Tax proposals from several Democratic lawmakers focus their benefits more on lower- and middle-income households and would cost less than the Republican tax bill passed in 2017, according to a new analysis by the liberal think tank Institute on Taxation and Economic Policy.
ITEP reviewed five proposals from Democrats – Sens. Kamala Harris, Corry Booker and Sherrod Brown and Reps. Ro Khanna and Rose DeLauro – and found that the majority of benefits flowed to the bottom 60% of Americans. By comparison, the majority of benefits in the Republican tax cuts were claimed by the top 20% of earners.
The proposals include Brown’s Working Families Tax Relief Act, which would expand the Earned Income Tax Credit and Child Tax Credit while delivering 91% of its benefits to households in the bottom 60%, at a cost of about $100 billion in 2020, ITEP said, with an average income boost of $610. At the opposite end of the cost spectrum, Harris’s LIFT the Middle Class Act would expand existing tax credits and create new ones at a cost of $270 billion in 2020, with 86% of the benefits flowing to the bottom 60% and an average income boost of $1,660, according to ITEP’s analysis.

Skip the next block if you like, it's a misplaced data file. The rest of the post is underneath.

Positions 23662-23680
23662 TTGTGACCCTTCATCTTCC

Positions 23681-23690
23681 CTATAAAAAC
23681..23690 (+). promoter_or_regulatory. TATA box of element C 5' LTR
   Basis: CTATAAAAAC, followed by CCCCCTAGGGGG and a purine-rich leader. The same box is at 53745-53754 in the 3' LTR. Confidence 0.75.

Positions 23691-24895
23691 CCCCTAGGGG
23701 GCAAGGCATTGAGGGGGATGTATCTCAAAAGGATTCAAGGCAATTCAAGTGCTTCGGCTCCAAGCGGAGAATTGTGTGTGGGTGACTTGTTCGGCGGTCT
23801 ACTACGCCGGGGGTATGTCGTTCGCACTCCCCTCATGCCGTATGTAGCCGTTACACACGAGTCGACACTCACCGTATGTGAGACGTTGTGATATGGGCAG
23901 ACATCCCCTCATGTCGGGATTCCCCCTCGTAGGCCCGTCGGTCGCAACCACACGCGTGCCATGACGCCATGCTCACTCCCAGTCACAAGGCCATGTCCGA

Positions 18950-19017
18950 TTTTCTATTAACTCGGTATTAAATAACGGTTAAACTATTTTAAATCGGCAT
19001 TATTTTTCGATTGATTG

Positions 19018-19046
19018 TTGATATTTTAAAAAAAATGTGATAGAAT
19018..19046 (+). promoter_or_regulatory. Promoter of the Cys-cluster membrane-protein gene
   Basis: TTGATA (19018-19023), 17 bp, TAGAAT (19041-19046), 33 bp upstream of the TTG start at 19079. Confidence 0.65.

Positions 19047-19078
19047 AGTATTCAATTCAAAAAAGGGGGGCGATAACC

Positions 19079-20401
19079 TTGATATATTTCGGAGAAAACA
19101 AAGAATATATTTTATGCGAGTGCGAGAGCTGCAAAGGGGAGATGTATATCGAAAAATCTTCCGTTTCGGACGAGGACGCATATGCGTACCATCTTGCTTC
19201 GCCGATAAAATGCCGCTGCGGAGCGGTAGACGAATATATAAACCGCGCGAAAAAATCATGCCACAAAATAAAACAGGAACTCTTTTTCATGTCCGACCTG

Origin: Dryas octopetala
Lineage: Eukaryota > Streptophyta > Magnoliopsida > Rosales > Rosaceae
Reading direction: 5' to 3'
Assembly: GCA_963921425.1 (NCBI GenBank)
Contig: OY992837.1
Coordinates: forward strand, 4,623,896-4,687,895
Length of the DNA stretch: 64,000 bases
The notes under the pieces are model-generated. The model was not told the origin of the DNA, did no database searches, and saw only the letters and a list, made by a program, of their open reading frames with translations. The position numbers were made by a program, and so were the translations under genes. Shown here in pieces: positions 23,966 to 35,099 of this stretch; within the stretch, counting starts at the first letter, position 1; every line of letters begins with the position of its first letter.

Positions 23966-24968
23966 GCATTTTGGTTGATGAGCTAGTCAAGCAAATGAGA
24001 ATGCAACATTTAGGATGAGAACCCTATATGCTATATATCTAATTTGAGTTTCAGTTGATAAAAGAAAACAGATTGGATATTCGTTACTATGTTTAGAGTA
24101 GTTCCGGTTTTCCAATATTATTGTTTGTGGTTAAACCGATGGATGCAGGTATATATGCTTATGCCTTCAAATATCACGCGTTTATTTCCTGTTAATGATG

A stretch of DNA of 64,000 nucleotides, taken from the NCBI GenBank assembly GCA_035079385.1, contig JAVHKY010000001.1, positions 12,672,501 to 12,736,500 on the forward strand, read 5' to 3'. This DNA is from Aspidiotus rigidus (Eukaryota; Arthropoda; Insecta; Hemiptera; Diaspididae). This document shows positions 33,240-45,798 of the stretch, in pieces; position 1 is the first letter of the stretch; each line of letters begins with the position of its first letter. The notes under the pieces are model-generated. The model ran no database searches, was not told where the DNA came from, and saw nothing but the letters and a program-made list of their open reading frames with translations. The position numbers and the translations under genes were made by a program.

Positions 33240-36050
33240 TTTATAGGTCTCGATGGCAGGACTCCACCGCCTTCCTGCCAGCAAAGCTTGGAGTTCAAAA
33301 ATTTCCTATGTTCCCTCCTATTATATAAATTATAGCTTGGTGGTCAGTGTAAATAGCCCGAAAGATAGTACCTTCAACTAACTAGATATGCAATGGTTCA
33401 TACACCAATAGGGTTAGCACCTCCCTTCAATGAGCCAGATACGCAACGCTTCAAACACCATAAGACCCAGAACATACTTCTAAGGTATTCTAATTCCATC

ITEP’s Steve Wamhoff said that the Democratic proposals were essentially the opposite of President Trump’s tax overhaul. “There’s nothing in here for investors,” Wamhoff told The New York Times’ Jim Tankersley. “There’s not anything in here for high-income people.”
Tankersley tweeted that, “The plans, quite plainly, reflect very different theories of the economy. Trump cuts took supply-side view that best way to help low/middle-income workers is to cut biz taxes to stoke econ growth.” The Democratic plans, by contrast, use tax credits to directly boost incomes for lower- and middle-income workers.
See the chart below, which is available on ITEP’s site here, for a comparison of how the five Democratic plans, along with the 2017 GOP tax overhaul, benefit different income groups. And read the full ITEP analysis here.